Especially important in this case is whether Huseby had used components with Apple logos. Huseby, according to Vice, bought the screens with the logos covered up, and kept it covered up, since he didn't want to market it as Apple-manufactured or imply that it was such.

Apple has frequently cracked down on suspected counterfeiters, including the seizure of more than $1 million in fake accessories from a London warehouse in 2017 and general warnings about third party and counterfeit power accessories. It's even gone after counterfeit accessories for sale on Amazon.

Apple has also strongly opposed "Right to Repair" laws, which have been proposed in at least 18 U.S. states, although none have passed this year.
«1

Comments

  • Reply 1 of 33
    nunzynunzy Posts: 662member
    Apple will appeal this and win.
    racerhomie3watto_cobraanton zuykov
  • Reply 2 of 33
    wood1208wood1208 Posts: 1,644member
    Use non Apple approved counterfeit parts and than iPhone doesn't function as it expected and designed and than people complain. Can't win. .If you use counterfeit parts in iPhone or any product than you own it's outcome. I replaced screen on one of my iPhone and worked but didn't match Apple screen quality so I suck it up for saving money.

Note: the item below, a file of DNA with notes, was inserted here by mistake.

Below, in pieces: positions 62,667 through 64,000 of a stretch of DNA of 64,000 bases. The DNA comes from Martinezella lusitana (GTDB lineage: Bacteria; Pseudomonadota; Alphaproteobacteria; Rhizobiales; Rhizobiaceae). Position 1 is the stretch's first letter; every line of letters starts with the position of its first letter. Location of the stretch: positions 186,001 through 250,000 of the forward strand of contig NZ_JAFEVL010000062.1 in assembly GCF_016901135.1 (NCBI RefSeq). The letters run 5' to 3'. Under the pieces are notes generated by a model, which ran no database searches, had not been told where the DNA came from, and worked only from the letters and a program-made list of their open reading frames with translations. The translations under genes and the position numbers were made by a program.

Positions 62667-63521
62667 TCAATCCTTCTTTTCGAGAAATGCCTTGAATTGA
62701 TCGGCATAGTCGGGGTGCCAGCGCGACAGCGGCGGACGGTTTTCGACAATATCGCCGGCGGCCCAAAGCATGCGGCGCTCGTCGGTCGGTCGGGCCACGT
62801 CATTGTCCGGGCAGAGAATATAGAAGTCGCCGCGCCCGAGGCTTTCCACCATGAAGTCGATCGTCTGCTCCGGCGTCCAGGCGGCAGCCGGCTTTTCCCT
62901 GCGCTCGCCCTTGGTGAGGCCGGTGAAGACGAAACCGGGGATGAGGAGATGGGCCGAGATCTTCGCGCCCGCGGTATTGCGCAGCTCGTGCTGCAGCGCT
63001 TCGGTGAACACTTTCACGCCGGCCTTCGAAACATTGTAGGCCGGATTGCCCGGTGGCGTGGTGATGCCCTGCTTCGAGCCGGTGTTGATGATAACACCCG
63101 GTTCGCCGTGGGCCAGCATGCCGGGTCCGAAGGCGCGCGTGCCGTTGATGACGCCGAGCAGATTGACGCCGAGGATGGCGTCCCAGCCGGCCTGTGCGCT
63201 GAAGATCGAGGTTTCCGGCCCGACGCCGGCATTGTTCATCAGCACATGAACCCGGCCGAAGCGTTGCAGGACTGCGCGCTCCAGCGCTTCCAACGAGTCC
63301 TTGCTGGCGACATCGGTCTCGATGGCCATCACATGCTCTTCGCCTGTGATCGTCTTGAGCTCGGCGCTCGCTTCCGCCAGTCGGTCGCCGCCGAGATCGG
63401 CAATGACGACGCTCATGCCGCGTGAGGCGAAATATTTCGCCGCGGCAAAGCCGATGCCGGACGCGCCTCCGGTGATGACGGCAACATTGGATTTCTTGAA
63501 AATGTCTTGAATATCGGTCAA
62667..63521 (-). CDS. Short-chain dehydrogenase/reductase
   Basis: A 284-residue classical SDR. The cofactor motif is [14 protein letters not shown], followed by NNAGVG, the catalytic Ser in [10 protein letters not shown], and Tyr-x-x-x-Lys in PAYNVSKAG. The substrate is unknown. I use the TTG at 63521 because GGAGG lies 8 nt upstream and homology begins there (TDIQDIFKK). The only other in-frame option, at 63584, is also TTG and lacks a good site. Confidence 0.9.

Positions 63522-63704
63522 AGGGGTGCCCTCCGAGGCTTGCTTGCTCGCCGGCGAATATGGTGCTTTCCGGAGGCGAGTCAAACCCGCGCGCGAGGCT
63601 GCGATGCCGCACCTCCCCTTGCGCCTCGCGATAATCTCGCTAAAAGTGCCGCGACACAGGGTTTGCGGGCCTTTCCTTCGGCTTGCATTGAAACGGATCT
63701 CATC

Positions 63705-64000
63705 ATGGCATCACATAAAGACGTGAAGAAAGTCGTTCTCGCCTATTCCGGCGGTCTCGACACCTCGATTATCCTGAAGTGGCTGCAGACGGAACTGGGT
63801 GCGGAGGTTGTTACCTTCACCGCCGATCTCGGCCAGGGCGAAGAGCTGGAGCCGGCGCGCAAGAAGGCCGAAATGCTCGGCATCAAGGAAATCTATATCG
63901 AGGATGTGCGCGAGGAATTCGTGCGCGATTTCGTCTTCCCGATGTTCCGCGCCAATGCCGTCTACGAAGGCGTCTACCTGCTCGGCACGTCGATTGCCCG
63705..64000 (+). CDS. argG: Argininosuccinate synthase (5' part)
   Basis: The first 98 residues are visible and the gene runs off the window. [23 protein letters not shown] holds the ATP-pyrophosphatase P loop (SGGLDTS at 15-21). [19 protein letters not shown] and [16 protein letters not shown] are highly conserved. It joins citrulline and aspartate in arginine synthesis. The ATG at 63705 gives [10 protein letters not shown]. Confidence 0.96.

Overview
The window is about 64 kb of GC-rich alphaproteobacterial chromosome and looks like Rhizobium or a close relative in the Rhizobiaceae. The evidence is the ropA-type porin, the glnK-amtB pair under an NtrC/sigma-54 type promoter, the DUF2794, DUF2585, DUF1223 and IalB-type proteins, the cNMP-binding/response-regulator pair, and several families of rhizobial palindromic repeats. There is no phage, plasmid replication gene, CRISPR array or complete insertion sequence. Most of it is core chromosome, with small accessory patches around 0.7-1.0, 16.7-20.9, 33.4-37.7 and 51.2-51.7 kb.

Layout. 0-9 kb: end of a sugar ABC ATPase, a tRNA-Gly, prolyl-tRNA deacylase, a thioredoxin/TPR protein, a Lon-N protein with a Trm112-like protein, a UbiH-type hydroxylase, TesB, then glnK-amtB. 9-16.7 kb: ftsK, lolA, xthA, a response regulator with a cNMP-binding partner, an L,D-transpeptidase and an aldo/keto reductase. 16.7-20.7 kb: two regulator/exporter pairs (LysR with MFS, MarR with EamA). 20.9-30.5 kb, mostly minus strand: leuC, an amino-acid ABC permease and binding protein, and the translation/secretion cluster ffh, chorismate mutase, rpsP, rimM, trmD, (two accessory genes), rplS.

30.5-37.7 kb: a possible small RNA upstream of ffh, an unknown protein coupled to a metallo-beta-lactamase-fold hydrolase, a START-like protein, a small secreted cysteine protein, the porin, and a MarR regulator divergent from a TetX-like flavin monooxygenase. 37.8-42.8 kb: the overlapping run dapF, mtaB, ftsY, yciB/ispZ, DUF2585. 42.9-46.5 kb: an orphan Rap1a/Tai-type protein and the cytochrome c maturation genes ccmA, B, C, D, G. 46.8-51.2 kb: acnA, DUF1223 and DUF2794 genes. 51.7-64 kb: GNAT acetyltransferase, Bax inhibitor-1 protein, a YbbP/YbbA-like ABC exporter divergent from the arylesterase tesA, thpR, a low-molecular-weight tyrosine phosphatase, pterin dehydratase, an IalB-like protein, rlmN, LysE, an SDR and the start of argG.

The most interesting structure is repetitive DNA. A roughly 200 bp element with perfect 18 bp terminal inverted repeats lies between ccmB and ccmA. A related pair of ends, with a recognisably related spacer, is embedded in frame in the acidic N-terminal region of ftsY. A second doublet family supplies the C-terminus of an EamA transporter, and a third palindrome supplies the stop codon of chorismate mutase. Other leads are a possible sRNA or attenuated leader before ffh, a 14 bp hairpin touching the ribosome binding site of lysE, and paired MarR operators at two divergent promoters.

edited April 13 Muntzracerhomie3JFC_PAwatto_cobracornchipanton zuykovjony0
  • Reply 3 of 33
    I see a distinction between refurbished Apple screens and counterfeit Apple 'look alike' screens. Thus I agree with the court decision, as long as no customers were given the impression that these were warrantied Apple screens, and none returned their repaired phones to Apple for other warranty considerations (which is unlikely).
    Alex1Ngatorguyeriamjhanantksundarambeowulfschmidtairnerdjony0
  • Reply 4 of 33
    eightzeroeightzero Posts: 2,201member
    It'd be kinda cool if AI ran an Apple litigation scorecard. I've no idea if they win a lot, lose a lot, split 50-50, or some variation. I suppose their SEC filings show judgments paid; dunno if they detail litigation costs. Wonder if their are above or below average. IOW...is Apple's legal team any good?
    watto_cobra
  • Reply 5 of 33
    saltyzipsaltyzip Posts: 175member
    jsmythe00 said: